With this money I will be able to fund my journey to Bali, Indonesia with the Dell'arte School of Physical Theatre, where I will be learning how to carve wooden masks in the traditional Balinese style. I've been selected to travel there this January with a handful of people from all over the world, including places like South Africa, the USA, Moldova, India and others from Canada along with me. Check out more about the program here: www.dellarte.com
After I return from this once in a lifetime opportunity I'm going to be hard at work using my new skills in my custom mask making endeavours, and passing along unique knowledge to children in the workshops I teach. I'm so excited to get started.
I'm also very excited to announce the launch of my online shop! I'll be selling lots of cool items, including performance masks, decorative masks, and other original art pieces I've created. The first item for sale is the first release from my "Famous Faces from Other Lives" original figurine series I created. Click on the photo to find out more!
I've got lots to do before my trip, but I'll be updating the blog before I go, and maybe even putting some more items up for sale!
Stay tuned to see all my mask making adventures in Bali!
After traveling the world carrying little more than a backpack and a shining face, Sam Seymour Samuelson (the second) finally settled down as an animal whisperer in the Orang-utan filled jungles of Northern Sumatra, where he was known by the local children as "the Smiling Man"...for obvious reasons. He is remembered here in this likeness
In January I will be travelling to Bali, Indonesia to learn how to make masks with master mask carvers!
I am very excited to announce the launch of my fundraising campaign.
Getting to Bali is huge undertaking and to help me get there, I'm reaching out for contributions large and small. Anything helps and there are great perks available! Your contribution will help me teach children amazing mask making techniques from Bali, while allowing me to grow my business. Click on the link below for more info!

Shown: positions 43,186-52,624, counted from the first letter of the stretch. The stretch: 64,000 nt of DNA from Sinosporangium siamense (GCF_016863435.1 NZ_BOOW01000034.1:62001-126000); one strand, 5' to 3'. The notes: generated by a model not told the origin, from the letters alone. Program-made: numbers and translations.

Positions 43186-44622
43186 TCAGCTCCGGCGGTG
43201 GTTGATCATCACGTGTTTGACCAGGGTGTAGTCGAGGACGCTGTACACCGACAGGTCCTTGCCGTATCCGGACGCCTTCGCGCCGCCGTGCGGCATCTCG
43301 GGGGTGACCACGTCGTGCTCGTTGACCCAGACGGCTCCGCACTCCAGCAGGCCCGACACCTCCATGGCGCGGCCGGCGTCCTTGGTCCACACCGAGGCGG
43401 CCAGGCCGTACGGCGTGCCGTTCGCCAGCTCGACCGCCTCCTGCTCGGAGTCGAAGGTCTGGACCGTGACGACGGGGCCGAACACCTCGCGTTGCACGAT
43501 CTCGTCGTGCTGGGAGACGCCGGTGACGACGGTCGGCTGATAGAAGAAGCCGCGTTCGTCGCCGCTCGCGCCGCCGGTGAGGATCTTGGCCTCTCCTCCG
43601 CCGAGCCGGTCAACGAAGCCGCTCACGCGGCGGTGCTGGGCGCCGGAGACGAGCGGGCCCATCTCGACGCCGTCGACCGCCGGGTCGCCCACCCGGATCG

Here's one of my perks available for your contribution! Check it out, I call him "The Smiling Man". Click on the above link to see how he can be yours! He's a great bookend, paper weight or shelf companion and is guaranteed to make you smile.
Over the past month I had the great opportunity to teach kids how to make masks in a few places! The first was part of Children's Peace Theatre's Peace is Possible workshop series.
Pictured here are some of the workshop participants with their great paper mask creations.
And below are some the masks they made up close. We had some animals, and even a Poseidon mask, which were all very impressive.
Then I moved on to teach a large workshop of about 100 kids aged 4 - 12 with the awesome campers at Allenby Daycare! We had enough time in the workshop that I got to teach them how to paper mache and paint.
Here on the left is the example mask I made for the workshop. All made of paper, glue, tape and paint! I'm not exactly what kind of animal this is, but some of my favourite creations are made up creatures that are a mix of different types of animals. Some of the kids called it a WolfMouse or a BearFox.
I love teaching these workshops because I not only get to teach kids how to make masks but I get to come up with masks like this one.
The kids had so much fun that they left me some really nice messages on the whiteboards when I arrived in the morning. You can see them below, as well as a picture of the HUGE table full of their masks drying in between stages.
And to end this post, here's a bit of mask inspiration. I'm becoming obsessed with Balinese masks and have some big news about why coming very soon! Stay tuned. Until then enjoy this wild picture.